On September 13th, 1984, Chikatilo was arrested after being observed with attempting to talk to women at the Rostov bus station and committing acts of frotteurism in public. A search of his belongings revealed a knife and a rope. His physical description matched the description of the man taking Dmitry Ptashnikov. A blood sample was taken and it was in the same blood group of the semen that was found on one of the victims. He was found guilty of theft of property at his old job and sentenced to a year in prison, but only served three months. The head of Russian Public Prosecutors Office linked 23 Chikatilo’s murders into one case and dropped all the charges against the mentally handicapped youths that had previously confessed to the murders.
After being released from prison in December of 1984 Chikatilo found work at a locomotive factory and kept a low profile. He didn’t kill again until August 1st, 1985. He killed two more people and was following the investigation in the newspaper and he tried to keep his urges under control. For almost a year after 1985 he didn’t kill again. Then in July of 1986 he started killing again. He was consistently killed, and in 1988 it was really clear he had resurfaced.
He killed three more times in 1988, then stopped until March of 1989. He continued killing and repeated his process of stopping for a year. On November 6th, 1990 he was spotted coming out of a woodland near Donleskhoz station covered in dirt stains with a red mark on his cheek. He looked suspicious, but the undercover police officer that saw him had no formal reason to arrest him. He made a report of the incident. After his recent murder, the police went back into Chikatilo’s history and found that he was fired from his teaching jobs for repeated sexual behavior and sexual assaults. Police put him under surveillance on November 14th. He was observed trying to approach lone women and children. On November 20th he was arrested by four officers upon exiting a cafe.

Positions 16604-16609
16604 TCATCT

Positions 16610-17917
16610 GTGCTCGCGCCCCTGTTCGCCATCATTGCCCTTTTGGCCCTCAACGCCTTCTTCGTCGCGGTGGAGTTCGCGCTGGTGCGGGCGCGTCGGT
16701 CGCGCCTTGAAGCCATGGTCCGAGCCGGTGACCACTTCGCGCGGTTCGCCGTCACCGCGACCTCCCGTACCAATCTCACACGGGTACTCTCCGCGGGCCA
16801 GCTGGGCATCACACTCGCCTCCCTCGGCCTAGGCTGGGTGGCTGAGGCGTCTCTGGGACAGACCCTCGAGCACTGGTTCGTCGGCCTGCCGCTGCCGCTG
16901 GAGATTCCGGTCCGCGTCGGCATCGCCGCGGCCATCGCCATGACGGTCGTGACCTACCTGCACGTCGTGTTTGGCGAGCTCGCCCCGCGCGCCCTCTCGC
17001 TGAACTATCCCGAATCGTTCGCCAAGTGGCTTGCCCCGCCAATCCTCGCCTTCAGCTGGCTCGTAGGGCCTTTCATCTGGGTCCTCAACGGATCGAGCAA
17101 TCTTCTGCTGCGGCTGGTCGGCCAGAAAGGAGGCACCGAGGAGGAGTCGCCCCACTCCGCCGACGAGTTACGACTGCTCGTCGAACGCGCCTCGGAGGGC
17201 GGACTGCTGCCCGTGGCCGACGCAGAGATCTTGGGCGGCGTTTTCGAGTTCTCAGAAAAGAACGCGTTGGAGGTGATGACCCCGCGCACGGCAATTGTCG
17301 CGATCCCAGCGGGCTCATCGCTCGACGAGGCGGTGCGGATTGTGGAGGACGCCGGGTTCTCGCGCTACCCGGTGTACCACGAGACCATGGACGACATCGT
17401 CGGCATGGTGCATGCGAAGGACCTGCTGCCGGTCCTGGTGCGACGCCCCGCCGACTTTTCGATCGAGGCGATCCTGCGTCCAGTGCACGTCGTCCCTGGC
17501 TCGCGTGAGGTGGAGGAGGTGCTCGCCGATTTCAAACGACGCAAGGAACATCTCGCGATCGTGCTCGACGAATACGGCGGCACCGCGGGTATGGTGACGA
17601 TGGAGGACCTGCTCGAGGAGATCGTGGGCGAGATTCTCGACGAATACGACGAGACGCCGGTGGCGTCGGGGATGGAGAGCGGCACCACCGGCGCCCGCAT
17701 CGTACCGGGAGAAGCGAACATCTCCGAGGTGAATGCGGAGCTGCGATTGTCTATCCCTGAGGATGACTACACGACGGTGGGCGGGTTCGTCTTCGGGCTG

Upon his arrest, Chikatilo claimed that the police were mistaken. His belongings were searched again and found he was in possession of a folding knife and two lengths of rope. They did a blood group analysis and found that it did link Chikatilo to the murders. On November 29th, Chikatilo confessed through tears. He gave a full and detailed description of each murder which were all consistent with the known facts regarding each murder. On November 30h, he was formally charged with 34 murders he confessed to that were all committed between June of 1982 and November of 1990. Over the next few days, he confessed to 22 more murders. Three of the 56 victims he confessed to killing could not be found or identified so he was charged with 53 murders. He went through a psychiatric evaluation and it was concluded he suffered from Borderline Personality Disorder with sadisitic features, but was not criminally insane and was fit to stand trial. He was brought to trial on April 14th, 1992 and was sentenced on October 15th to death plus 86 years for 52 murders and 5 counts of sexual assault. He was executed on February 14th, 1994 by a single gunshot behind his right ear.